The concept of Cutter X was basically to take the equipment and crew of the Webber class and put them in a larger, higher endurance, more seaworthy hull and augment the crew only as necessary to deal with the additional endurance, the availability of two boats and helicopter and/or UAV operations. The original post provided several examples of similar ships, and since then I have posted another example. Basically the result is a relatively simple vessel, only a bit more sophisticated than a 210 but grown about 50% larger with the possibility of a hangar in addition to the flight deck. My presumption would be that these ships would rely more on shore based aircraft rather than an organic air search capability, meaning the tempo of air operations would be lower than for larger cutters. They might operate more frequently with UAVs rather than helicopters. In other words, a ship of about 1,500 tons, about half the size of the OPC, closer in size to a 270 than a 210 (but perhaps longer than the 270, L’Adroit at 1,450 tons full load is over 285 feet long), and about four times bigger than a Webber class WPC. Other characteristics I would expect are a speed of approximately 24 knots, a range of 5,000 miles or more, and an endurance of at least three weeks. Weapons would initially be limited to a single Mk38 mod2 25mm and crew served .50 cal.

L'AdroitHangar
Photo: L’Adroit, looking forward from the flight deck toward the superstructure and the hangar.

Basically my assumption was and is that the tradeoffs between ship typed would work something like this:

1 NSC = 2 OPCs = 4 “X” class = 12 FRCs

This equates to approx. prices of: $700M/NSC, $350/OPC, $175M/Cutter X, and $60M/FRC.

It is no longer possible to trade-off NSCs for X class cutters, so the new alternative mix would look like this:

8 NSCs, 15 OPCs, 26 “X” class, and 42 FRCs

This gives us as many vessels as the program of record (91), more “cruising cutters” capable of sustained distant operation (49 vs 33) including 23 ships (8 NSCs and 15 OPCs) that are capable operating boats and aircraft in sea state 5 for Alaska and the Northeast, and 15 OPCs with ice strengthened hulls for operation in the Arctic and potentially the Antarctic.

Like the previous post I’ll compare this possible fleet mix to the Coast Guard Fleet as it existed in 2000/2001 (which was larger than the existing fleet) and the fleet in the Program of Record (POR), on the basis of cutter days available and crewing requirements using both conventional and augmented crewing.

Crewing:

For the analysis below I have used the following as the personnel allowances for the new classes:
◾NSC 122
◾OPC 90 (still to be firmed up)
◾FRC 24 (includes two extra junior officers assigned to gain experience)

While some of the vessels cited in my previous post as comparable to Cutter X are crewed by as few as 30, which I will use as a lower limit, I believe the Coast Guard would use more, if only as an opportunity to provide more at sea experience. At most, the personnel allowance should not be more than that of the 210s. My figures may be out of date, but at least at one point that was a crew of 62. I’ll use this as the upper limit.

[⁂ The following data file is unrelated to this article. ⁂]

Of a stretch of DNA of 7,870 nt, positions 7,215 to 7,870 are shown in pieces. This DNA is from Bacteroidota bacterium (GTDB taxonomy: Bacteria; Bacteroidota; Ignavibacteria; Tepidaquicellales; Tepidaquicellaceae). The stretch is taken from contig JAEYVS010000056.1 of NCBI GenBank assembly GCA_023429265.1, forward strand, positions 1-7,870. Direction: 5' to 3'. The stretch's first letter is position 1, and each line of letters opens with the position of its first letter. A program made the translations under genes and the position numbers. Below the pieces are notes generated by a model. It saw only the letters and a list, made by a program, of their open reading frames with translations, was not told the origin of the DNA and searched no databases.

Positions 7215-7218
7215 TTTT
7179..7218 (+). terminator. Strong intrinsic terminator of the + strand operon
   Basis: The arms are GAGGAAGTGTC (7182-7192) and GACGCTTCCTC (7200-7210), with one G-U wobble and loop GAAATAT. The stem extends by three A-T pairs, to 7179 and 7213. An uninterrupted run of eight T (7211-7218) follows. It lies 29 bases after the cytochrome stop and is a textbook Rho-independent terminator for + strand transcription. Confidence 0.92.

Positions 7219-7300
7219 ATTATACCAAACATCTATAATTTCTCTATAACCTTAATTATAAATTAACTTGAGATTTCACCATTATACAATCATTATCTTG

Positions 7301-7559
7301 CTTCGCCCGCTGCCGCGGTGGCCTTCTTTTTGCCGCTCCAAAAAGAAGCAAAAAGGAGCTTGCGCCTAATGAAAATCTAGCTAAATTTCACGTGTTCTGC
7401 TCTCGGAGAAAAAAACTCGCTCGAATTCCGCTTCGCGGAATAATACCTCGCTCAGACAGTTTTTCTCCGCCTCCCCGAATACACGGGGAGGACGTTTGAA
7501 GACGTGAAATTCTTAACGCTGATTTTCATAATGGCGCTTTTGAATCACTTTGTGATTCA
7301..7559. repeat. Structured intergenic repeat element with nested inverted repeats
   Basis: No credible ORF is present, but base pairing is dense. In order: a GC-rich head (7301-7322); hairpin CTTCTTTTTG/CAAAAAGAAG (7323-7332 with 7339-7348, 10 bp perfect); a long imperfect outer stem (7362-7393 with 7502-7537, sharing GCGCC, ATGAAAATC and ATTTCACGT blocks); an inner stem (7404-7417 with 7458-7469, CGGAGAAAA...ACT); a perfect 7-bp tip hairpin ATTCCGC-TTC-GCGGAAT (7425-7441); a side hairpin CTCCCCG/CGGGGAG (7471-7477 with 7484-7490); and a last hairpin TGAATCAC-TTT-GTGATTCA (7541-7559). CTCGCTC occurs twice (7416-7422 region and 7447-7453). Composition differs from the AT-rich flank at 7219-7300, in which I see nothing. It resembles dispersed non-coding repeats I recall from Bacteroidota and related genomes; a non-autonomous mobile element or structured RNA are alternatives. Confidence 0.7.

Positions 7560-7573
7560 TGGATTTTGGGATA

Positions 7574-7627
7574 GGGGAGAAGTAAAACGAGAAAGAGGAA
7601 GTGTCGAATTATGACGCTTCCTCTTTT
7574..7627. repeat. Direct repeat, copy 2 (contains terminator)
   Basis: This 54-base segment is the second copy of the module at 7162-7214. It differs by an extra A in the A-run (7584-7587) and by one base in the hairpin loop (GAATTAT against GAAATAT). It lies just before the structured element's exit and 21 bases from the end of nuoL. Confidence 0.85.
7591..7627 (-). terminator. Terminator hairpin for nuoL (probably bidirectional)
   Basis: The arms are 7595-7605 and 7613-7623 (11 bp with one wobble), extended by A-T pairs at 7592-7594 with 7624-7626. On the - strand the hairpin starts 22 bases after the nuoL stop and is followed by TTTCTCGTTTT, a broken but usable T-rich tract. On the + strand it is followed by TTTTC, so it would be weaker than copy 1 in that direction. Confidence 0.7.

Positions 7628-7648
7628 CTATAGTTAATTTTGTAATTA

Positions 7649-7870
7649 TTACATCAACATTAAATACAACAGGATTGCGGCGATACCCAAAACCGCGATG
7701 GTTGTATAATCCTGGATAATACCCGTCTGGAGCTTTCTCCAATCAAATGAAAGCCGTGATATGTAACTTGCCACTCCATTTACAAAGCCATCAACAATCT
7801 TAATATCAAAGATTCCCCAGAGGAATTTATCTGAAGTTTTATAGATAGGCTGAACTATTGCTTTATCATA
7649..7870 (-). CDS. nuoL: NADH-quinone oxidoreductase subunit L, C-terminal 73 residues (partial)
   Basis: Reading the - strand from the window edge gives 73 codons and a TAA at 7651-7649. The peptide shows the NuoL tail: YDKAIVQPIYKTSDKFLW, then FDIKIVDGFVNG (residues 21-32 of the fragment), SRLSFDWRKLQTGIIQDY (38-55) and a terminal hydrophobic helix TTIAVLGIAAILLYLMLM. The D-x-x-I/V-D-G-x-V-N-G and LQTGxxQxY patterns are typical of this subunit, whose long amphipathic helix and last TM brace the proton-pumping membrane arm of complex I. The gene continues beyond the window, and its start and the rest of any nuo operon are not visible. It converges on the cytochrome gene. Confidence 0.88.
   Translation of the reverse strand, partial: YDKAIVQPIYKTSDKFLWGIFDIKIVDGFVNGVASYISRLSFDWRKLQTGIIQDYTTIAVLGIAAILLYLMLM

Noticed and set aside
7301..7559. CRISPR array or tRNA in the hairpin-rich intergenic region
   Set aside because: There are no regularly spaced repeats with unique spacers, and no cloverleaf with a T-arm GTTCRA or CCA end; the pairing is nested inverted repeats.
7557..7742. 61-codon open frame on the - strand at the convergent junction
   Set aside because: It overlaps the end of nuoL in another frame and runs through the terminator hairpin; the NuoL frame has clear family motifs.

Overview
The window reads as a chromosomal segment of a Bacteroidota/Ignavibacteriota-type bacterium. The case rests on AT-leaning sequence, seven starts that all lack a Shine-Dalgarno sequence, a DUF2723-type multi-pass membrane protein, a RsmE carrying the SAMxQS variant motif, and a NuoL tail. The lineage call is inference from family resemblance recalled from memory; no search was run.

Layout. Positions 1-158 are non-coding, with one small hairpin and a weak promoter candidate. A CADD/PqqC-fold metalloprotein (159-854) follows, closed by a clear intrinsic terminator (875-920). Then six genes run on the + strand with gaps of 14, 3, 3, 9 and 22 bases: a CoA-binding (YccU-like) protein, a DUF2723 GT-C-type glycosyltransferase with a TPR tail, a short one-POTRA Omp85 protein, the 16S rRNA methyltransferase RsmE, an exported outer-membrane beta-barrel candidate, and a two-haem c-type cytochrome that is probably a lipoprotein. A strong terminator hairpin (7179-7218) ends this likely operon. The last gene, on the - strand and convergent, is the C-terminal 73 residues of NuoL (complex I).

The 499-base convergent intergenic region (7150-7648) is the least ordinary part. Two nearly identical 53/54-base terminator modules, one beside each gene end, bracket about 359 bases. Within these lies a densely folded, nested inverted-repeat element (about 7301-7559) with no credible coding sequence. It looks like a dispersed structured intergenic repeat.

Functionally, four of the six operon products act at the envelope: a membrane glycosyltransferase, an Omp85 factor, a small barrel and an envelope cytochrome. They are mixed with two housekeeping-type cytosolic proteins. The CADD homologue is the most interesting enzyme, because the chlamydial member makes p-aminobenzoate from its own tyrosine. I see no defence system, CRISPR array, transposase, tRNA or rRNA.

Cutter Days AFHP and Crew Requirements:

The 2000/2001 fleet: Theoretically the 2000/2001 fleet could have provided 8,140 cruising cutter days away from homeport (AFHP) (44 cruising cutters x 185 days) and would have required a total personnel allowance of 5,477 (1.49 cutter days/crew member).

The Program of Record: Without augmentation, the program of record would theoretically provide 6,105 cruising cutter days AFHP (33 cruising cutters x 185 days) and require a total personnel allowance of 4,618(1.32 cutter days/crew member).

With Augmentation (increasing their personnel allowance by a third and running the cruising cutters 230 days/year) the program of record would theoretically provide 7,590 cruising cutter days and require a total personnel allowance of 5,693 (1.33 cutter days/crew member).

Proposed Mix: Without augmentation, the proposed mix would theoretically provide 9,065 cruising cutter days AFHP (49 cruising cutters x 185 days) and require a total personnel allowance of between 4,114 (assuming a crew of only 30 for Cutter X, 2.2 cutter days/crew member) and 4,946 (assuming a crew of 62 for Cutter X, 1.83 cutter days/crew member).

With Augmentation (increasing the personnel allowance of the cruising cutters by a third and running them 230 days/year) the proposed mix would theoretically provide 11270 cruising cutter days AFHP (49 cruising cutters x 230 days) and require a total personnel allowance of between 5,150 (assuming a crew of only 30 for Cutter X, 2.19 cutter days/crew member) and 6,259 (assuming a crew of 62 for Cutter X, 1.80 cutter days/crew member).

What about the loss of FRCs? The proposal would trim 16 FRC from the POR. They are projected to operate up to 2500 hours per day. If we assumed that all 2500 hours were devoted to offshore cruising for the 16 additional units, that would add 1667 days AFHP to the POR for a total of 7,772 days AFHP for the un-augmented fleet (1.68 cutter days/crew member) and 9,257 days AFHP for the augmented POR (1.63 cutter days/crew member)(disregarding the 42 additional FRC that are included in both the POR and my proposed fleet mix).